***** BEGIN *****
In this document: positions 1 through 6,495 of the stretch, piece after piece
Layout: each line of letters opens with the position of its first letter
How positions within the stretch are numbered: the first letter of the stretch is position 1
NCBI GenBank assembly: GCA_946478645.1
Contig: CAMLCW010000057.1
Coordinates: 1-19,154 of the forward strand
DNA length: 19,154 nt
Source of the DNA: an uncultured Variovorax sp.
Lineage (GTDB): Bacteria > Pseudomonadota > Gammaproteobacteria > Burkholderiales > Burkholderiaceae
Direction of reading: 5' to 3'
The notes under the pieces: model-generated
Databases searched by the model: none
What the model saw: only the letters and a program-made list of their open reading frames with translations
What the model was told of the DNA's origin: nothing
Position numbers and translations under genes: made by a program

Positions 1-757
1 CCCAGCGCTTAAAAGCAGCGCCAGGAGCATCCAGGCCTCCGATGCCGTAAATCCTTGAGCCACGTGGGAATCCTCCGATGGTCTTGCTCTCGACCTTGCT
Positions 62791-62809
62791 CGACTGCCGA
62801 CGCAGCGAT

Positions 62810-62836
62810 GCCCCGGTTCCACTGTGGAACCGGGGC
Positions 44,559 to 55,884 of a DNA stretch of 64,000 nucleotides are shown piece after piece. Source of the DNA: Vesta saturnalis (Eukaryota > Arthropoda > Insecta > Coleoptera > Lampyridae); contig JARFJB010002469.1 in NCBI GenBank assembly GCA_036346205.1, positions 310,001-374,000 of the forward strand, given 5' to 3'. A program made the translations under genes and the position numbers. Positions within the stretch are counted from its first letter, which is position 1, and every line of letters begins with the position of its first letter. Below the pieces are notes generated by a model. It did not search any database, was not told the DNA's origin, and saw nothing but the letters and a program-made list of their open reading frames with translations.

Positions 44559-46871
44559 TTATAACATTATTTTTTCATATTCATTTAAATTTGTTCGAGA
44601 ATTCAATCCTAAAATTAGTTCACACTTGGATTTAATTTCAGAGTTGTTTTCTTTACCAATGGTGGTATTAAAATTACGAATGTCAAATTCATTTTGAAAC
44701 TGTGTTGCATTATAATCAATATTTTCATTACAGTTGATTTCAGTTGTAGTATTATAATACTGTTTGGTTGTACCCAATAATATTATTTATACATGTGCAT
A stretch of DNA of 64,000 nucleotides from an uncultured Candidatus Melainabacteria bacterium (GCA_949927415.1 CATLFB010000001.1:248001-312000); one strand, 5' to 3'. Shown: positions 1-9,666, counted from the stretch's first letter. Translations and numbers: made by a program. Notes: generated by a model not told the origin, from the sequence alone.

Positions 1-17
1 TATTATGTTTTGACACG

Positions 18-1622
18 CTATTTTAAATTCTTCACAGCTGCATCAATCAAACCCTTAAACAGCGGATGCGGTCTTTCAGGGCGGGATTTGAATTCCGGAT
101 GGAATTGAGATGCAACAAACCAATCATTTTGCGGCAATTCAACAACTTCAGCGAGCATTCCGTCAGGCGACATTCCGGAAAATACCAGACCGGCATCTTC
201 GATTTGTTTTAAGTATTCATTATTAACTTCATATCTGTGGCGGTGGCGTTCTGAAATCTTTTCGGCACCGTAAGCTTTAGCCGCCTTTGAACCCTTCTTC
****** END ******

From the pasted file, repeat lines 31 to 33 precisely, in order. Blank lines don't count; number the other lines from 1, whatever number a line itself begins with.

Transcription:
Positions 18-1622
18 CTATTTTAAATTCTTCACAGCTGCATCAATCAAACCCTTAAACAGCGGATGCGGTCTTTCAGGGCGGGATTTGAATTCCGGAT
101 GGAATTGAGATGCAACAAACCAATCATTTTGCGGCAATTCAACAACTTCAGCGAGCATTCCGTCAGGCGACATTCCGGAAAATACCAGACCGGCATCTTC